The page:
When I wrote about Anirudha Bhattacharjee and Balaji Vittal's new book on Hindi Film Songs, I mentioned that I'd much preferred their earlier book on RD Burman. So when a reader said, on that post, that she would consider buying the RD Burman book since I spoke of it so highly, I thought, 'Why not review that as well?'
I'd been thinking of reviewing this book for some time now, but never got around to re-reading it. Now, my appetite whetted both by reading Gaata Rahe Mera Dil, and reader Neeraj's comment, I decided to take the plunge. After all, I was only four years late with the review.
As I have often said on this blog before, I grew up with SD Burman, Shankar- Jaikishen, Madan Mohan, C Ramchandra and Naushad. A smattering of other composers, sure, but mostly these music directors. Even though I grew up watching Amitabh Bachchan movies, my music choices remained older - those from my father's youth. Bappi Lahiri wasn't even mentioned, while RD Burman was dismissed with one word - 'Noise'. For the longest of time, that is how I thought of his music as well - noise. In my defence, what I was listening to - in the eighties - was not the best of his output. However, I still remember liking songs like Pyar humein kis mod pe le aaya... from Satte pe Satta and knowing only much later that it was composed by RD. My father, of course, scoffed at these songs. 'Noise!' (But even he liked the songs of Amar Prem, 1942 A Love Story, and many other RD compositions.)
Many years later, when I'd finished my graduation and was working in Madras, I listened to Jaane jaa doondhta phir yaha on the radio, and was completely enthralled. Of course, I had watched the film earlier, but I'd found it (unintentionally) hilarious that Randhir Kapoor was a college boy and that Jaya Bhaduri was walking around with a creepy doll; I hadn't paid much notice to the songs. And while I'd also watched Teesri Manzil and Amar Prem (and countless other movies scored by RD), I'd had no idea that its songs were composed by RD. In those days, which little kid paid attention to the music director?
So, this was my real 'introduction' to RD as a music director of whom I wanted to hear more - and more. It helped that when I got married, my husband lived and breathed music. Slowly, as I opened the door to the exploration of RD's music, I was amazed by the wide range, and complete mastery of disparate genres that the man had perfected, sometimes - happily, crazily, inventively - mixing multiple genres to give us a new sound. And I began to understand why people swore by him, why he evoked so much hysteria (and so much controversy).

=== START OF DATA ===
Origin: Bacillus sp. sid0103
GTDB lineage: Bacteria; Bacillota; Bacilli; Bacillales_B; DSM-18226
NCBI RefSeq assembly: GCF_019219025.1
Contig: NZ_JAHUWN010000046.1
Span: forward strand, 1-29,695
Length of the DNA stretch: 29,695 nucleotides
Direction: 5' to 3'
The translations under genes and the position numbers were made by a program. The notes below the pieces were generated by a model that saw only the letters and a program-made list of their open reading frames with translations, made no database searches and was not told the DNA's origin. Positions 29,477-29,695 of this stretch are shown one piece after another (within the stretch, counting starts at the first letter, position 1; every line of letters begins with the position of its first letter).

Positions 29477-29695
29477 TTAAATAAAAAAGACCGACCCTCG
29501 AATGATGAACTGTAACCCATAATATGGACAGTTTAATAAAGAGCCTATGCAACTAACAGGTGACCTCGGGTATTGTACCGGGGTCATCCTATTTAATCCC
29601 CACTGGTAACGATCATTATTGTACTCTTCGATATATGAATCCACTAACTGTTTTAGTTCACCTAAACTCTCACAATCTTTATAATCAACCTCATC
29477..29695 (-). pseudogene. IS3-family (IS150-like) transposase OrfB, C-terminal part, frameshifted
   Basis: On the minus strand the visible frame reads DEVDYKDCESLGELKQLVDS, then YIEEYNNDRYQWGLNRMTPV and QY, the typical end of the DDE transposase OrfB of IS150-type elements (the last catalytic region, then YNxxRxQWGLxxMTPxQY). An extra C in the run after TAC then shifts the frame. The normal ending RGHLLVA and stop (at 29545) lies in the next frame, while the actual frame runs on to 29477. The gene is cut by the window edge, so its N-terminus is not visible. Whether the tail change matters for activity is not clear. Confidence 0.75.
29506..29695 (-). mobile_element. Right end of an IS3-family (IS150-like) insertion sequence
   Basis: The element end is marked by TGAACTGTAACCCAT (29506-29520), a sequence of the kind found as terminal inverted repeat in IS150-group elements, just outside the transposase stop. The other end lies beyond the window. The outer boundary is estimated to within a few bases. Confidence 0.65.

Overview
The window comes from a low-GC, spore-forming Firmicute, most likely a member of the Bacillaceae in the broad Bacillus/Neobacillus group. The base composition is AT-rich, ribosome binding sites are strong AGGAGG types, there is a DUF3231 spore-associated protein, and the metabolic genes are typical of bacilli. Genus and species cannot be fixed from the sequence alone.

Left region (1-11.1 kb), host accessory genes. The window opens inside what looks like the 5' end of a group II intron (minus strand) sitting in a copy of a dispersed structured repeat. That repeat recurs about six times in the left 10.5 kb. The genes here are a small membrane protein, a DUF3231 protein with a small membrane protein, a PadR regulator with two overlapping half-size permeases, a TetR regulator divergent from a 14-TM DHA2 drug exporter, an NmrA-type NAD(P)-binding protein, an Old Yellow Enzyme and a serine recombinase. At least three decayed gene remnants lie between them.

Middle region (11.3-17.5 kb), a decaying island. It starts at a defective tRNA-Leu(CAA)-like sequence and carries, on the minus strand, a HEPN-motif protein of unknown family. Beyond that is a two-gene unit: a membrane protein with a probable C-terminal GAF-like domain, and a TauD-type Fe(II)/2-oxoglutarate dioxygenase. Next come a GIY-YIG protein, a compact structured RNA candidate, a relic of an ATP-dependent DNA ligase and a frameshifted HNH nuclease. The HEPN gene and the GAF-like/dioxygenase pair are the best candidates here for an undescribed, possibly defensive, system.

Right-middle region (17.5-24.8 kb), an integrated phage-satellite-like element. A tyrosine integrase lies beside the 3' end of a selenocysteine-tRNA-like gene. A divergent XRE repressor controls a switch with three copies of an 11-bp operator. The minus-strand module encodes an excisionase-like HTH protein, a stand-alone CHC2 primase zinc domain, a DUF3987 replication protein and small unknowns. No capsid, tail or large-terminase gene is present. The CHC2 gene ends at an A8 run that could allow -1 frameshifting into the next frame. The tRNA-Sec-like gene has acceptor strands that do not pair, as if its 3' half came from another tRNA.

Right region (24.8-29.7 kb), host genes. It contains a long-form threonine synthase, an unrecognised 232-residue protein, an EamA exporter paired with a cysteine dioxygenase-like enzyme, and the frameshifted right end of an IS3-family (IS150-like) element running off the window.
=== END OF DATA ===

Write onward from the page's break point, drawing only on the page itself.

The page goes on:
It is clear, if you put a search for RD, that he is still relevant - I don't know any other music director who has so polarised a nation - people either love him, or hate him, both with equal intensity. It is also quite clear that he has played his part in the Indian popular music industry, specifically the Hindi film music industry. Two generations of Indians have listened to his melodies; a third is just re-discovering him and resurrecting his fame. Today, he's acquired cult status.
As the title explains, Bhattacharjee's and Vittal's book is not a biography. The authors themselves admit that they did not set out to write one. RD Burman, The Man, The Music (HarperCollins Publishers India, Rs399), is neither a monograph, nor a hagiography that elevates its subject to the status of a demi-god. It is serious research, bolstered by interviews with the many people who were relevant to the rise and fall (and rise) of Pancham. To Bhattacharjee and Vittal, what fascinated them about RD was his music. This book, then, is about RD's music, and because one cannot separate the man from his music, about the man as well. But always in the context of his music.